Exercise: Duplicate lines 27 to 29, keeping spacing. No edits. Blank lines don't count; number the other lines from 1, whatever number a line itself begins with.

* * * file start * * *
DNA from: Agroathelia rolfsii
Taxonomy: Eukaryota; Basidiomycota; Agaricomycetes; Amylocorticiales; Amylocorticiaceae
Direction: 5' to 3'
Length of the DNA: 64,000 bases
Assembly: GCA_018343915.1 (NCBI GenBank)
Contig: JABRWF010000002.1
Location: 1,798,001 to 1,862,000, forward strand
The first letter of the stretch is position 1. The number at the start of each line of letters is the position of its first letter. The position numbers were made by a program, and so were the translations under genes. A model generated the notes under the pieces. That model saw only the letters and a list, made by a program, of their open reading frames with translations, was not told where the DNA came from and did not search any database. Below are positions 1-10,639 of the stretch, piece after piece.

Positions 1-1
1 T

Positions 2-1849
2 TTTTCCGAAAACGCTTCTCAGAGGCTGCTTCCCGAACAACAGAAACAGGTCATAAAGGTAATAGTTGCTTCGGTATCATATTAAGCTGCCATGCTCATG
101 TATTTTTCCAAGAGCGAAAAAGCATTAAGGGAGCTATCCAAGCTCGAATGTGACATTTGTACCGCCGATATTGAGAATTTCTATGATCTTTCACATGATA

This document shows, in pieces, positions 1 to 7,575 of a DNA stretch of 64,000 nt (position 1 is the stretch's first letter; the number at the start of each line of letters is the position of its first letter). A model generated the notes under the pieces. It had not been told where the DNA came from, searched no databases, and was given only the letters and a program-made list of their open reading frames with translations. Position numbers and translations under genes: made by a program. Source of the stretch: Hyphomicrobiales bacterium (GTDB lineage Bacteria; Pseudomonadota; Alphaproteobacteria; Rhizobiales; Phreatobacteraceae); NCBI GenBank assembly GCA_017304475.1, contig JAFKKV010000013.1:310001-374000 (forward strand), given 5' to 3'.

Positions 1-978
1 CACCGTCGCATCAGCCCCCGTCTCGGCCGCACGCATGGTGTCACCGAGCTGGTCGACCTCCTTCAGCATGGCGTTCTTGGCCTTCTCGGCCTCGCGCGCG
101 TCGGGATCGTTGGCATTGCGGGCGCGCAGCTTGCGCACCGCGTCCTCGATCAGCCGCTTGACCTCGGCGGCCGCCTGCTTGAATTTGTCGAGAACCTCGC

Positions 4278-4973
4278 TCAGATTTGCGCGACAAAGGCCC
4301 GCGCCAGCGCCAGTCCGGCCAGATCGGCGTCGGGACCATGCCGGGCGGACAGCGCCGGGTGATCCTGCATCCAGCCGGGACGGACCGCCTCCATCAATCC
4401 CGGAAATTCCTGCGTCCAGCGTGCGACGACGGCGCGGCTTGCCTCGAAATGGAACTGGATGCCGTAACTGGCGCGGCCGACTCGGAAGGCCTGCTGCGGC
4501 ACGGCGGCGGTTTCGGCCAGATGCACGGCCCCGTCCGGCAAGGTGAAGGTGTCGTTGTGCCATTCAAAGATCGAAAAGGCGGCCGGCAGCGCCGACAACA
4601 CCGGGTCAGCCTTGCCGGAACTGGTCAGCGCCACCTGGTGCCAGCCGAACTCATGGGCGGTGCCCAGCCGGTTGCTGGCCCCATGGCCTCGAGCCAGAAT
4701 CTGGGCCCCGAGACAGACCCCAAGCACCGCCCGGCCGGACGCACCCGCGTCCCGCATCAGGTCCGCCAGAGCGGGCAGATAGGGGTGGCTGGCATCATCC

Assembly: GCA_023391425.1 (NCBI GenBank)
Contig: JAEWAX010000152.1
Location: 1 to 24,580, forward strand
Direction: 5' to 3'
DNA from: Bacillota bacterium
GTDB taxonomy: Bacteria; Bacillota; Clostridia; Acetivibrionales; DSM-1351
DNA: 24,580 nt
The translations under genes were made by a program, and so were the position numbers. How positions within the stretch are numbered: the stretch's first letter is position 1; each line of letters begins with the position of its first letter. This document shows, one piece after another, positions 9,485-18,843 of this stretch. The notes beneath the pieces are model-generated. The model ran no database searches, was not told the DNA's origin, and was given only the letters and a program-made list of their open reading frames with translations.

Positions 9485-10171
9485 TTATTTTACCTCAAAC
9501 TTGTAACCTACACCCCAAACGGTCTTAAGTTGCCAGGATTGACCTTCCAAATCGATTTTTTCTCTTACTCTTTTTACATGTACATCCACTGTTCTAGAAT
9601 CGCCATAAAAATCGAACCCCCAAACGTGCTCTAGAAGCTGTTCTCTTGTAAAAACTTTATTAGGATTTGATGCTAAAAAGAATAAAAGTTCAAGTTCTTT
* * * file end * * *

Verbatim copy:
Location: 1 to 24,580, forward strand
Direction: 5' to 3'
DNA from: Bacillota bacterium